Verification of qualifications and academic credentials is a long and expensive process of checking information so this use case of blockchain certainly solves an administrative need. It can cut costs and maybe increase trust in academic qualifications but it is not something that fundamentally changes the way academia operates as a discipline. What could be more innovative would be the opportunity to view and follow a person’s academic track record over time. So you would be able to track someone’s full research activity over their career, not just his or her formal academic qualifications or job record. It could be almost like a Github repository of their scientific activity  – providing a new way for us to measure someone’s scientific worth and impact. Blockchain could also solve the problem of wasted scientific research efforts which then get replicated by others. Since there is currently no incentive to publish non-results, they are not known about and so researchers all over the world have to start from scratch to make the same mistakes over and over again. If blockchain technology could be used as a kind of “project manager” perhaps we could use it as a tool to access and share scientific protocols and methods so researchers no longer need to reinvent the wheel. A life sciences researcher might spend a year just creating a method for conducting an experiment but that knowledge never gets shared. Even more so, different disciplines might currently use very similar methods but would never find each other’s work so could we try to create interdisciplinary systems where these methods could be shared – like a kind of ‘infinite mind map’ for scientific methods? Other barriers that could be broken down this way would be translation barriers for research done in certain languages which doesn’t get translated to the big journals and is therefore lost, or aiding researchers who are struggling to accurately replicate their experiments.
What are the things that could go wrong with implementation of blockchain applications in science – the things that we need to guard against?

This is such a new technology and change is not going to happen overnight. There is a lack of funding for using blockchain to change the way we do science – if we compare it to, say, how much money is going into blockchain research in banking and finance. There are low incentives to change and it will take a big shift in culture for people to put trust in what they see as a new and untested system that may have bugs or technical hitches we don’t yet know about. Then we need to ask who would academics trust to build and pay for such a system in science? Science is international so one government alone may not be enough and science is funded in so many different ways it is often quite slow to change. If you look at the controversy caused when the Gates Foundation announced it would only give grants to recipients who published in open access journals, you can see the scale of the problem. It’s hard to see how we can create a unified system that encapsulates the full range of scientific research for the public good. Most likely, it will be a cluster of universities or particular countries who will need to lead the way and let others follow suit at their own pace.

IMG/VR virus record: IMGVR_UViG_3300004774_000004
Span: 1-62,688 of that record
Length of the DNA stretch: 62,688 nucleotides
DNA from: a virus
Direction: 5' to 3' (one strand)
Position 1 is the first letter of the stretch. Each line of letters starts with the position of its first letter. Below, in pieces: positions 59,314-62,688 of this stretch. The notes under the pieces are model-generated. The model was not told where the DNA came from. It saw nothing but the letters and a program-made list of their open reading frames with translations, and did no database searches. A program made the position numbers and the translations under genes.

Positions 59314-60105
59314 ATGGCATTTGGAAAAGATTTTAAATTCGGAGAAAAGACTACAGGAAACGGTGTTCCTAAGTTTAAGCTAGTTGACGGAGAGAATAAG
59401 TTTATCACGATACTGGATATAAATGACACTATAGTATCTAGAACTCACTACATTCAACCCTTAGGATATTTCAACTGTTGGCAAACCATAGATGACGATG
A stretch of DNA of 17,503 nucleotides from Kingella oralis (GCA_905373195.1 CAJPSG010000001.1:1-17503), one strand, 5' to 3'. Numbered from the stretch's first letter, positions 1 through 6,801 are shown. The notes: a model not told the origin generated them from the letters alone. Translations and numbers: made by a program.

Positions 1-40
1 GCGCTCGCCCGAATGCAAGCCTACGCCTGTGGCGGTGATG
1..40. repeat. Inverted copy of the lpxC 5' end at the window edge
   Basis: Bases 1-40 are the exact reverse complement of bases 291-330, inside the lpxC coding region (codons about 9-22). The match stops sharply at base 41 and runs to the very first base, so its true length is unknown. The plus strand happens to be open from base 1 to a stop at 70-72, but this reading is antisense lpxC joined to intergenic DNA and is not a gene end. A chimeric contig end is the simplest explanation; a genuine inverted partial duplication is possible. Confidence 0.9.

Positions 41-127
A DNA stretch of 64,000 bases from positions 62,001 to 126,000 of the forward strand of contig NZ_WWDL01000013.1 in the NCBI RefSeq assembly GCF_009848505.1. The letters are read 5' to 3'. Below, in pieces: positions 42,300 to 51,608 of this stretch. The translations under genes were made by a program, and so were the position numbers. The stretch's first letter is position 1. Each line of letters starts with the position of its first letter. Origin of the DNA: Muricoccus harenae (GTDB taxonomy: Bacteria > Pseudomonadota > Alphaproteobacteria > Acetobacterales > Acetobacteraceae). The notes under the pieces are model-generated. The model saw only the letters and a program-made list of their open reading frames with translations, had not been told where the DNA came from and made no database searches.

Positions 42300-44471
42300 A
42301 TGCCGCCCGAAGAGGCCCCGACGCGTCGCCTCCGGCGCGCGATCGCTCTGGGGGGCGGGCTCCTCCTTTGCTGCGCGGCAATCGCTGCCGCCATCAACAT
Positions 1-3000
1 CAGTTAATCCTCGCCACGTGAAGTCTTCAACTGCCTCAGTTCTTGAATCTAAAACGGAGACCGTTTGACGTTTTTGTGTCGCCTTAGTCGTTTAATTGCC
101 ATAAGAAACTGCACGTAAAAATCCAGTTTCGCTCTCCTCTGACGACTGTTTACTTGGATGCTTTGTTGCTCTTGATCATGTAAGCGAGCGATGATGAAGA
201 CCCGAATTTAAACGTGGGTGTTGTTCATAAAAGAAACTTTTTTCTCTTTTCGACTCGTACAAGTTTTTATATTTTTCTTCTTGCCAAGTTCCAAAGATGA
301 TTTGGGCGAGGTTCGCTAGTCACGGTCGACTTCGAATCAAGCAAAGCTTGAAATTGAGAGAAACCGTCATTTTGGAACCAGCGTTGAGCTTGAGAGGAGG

Looking ahead to a long-term vision, what does the future of blockchain-powered research look like?
In a perfect world, we would end up with individuals being able to build up a repository of their scientific skills, knowledge and ongoing activity that others could tap into. That way, people could collaborate more easily on projects in a less institutionalised way. It would lead to a true, international and concentrated effort to answer scientific enquiries in real-time using all the previous knowledge humanity has accumulated. It would be like having millions of miniature research centres all over the world with not just greater availability of information but better tracking and tagging of that information allowing us to use it more effectively for the right purpose at the right time. It may also allow us to open up knowledge about which organisations hold funding and for what purposes. This is still very much a pipe dream but the idea of creating this kind of infinite mind map of scientific knowledge is very attractive. If I was an animator that’s how I’d try to represent it and, as a scientist, I think it’s a dream certainly worth striving towards.

You can find Gemma on Twitter or find our more about her work at Science Disrupt.